3: Familiarise yourself with the layout
Some festivals are a brain-burner to negotiate. Electric Picnic, by contrast, is comparatively simple. The bigger acts tend to headline the Main Stage - what a surprise etc - while other major draws are found in the Electric Arena.
Foodies have a soft spot for the Picnic, with stalls selling everything from Thai to pies. Most of the food trucks are at the rear of the arena, where you will also find the entrance to the Body and Soul area and a new sit-down restaurant, The Hot House. Body and Soul is the beloved chill-out spot that fuses pagan symbology, a hippy ambience and the world class tea-huts.
At night, things can get wonderfully weird. Last year, for instance, wee-hours party goers may have found themselves in the Twin Peaks-esque Haunted Music Hall, where a DJ spun choral versions of Queen hits over footage of dancing Oompa Loompas. The Zen Garden, for its part, features hot tubs for you to splash about in. Recommended!
Adjacent to this is the Trailer Park, an ersatz parody of a trashy American caravan park. Twelve months go, there was a comedy "Trump For President" section - presumably the joke will have turned sour this year. One component we hope to see returning is the Christmas stage, which in 2016 featured festival-goers in party hats dancing to Wham! and Slade through the night.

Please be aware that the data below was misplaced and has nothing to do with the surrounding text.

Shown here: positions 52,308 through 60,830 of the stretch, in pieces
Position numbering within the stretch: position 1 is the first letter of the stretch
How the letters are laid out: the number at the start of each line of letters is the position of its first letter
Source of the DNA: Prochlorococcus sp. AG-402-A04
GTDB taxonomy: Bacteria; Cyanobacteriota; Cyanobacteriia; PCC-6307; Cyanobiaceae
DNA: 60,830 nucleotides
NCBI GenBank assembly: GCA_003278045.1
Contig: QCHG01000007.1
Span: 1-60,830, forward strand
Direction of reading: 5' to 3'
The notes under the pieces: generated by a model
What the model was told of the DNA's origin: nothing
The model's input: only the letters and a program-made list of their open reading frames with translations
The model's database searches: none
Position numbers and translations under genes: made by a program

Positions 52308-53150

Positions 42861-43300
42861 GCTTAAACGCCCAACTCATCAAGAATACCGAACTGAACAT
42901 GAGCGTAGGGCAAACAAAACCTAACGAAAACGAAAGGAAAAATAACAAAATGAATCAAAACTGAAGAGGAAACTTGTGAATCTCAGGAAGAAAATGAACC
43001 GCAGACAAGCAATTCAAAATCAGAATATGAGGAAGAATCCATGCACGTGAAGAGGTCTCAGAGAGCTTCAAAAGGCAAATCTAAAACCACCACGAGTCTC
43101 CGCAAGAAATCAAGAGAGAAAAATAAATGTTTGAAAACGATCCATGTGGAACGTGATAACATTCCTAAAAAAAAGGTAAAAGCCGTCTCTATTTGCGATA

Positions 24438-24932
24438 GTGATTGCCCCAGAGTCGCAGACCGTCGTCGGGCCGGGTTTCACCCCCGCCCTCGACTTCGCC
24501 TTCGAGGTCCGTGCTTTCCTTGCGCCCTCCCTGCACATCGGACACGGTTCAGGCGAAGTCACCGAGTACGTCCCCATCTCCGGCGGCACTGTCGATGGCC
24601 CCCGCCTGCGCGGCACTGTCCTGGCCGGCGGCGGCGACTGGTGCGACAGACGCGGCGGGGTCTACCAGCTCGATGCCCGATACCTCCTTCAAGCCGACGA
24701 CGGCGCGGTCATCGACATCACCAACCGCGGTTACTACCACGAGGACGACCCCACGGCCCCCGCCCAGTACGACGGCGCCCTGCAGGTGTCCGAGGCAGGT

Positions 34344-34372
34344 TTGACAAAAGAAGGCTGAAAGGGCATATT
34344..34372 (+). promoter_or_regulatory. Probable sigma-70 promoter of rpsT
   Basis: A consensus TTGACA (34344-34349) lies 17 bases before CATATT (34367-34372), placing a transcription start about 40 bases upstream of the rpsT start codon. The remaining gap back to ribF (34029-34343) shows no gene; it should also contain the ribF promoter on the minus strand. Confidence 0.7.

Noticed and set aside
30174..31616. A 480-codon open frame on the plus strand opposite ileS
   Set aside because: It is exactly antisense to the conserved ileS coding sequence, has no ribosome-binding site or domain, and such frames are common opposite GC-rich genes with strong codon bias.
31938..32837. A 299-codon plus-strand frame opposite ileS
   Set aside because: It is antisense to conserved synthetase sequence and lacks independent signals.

4: Eat well and eat often
As already pointed out, dining is a big Picnic draw, with The Mindfield Arena again welcoming the popular Theatre of Food. Among those giving talks and demonstrations will be Happy Pear duo Dave and Stephen Flynn, cult pizza purveyors Gaillot and Gray and Ralph Rolle, drummer with Chic and proprietor of an acclaimed cookie chain in New York. Stay tuned to the Electric Picnic website for times.
5: Don't limit yourself to music
When you're at Mindfield checking out the food, also carve out time for a talk on the Science of Online Dating by the Irish Research Council, and comedy and poetry performances at the Theatre Stage (presented in association with Dublin Theatre Festival). Sunday morning, meanwhile, will see Miriam O'Callaghan and comedian Al Porter join forces for Miriam and Al's Sunday Brunch - billed as "a heavy-headed, light-hearted review of the Sunday papers with special guests and music". Close by at the Leviathan Stage, Lisa Hannigan will be recording her Soundings podcast.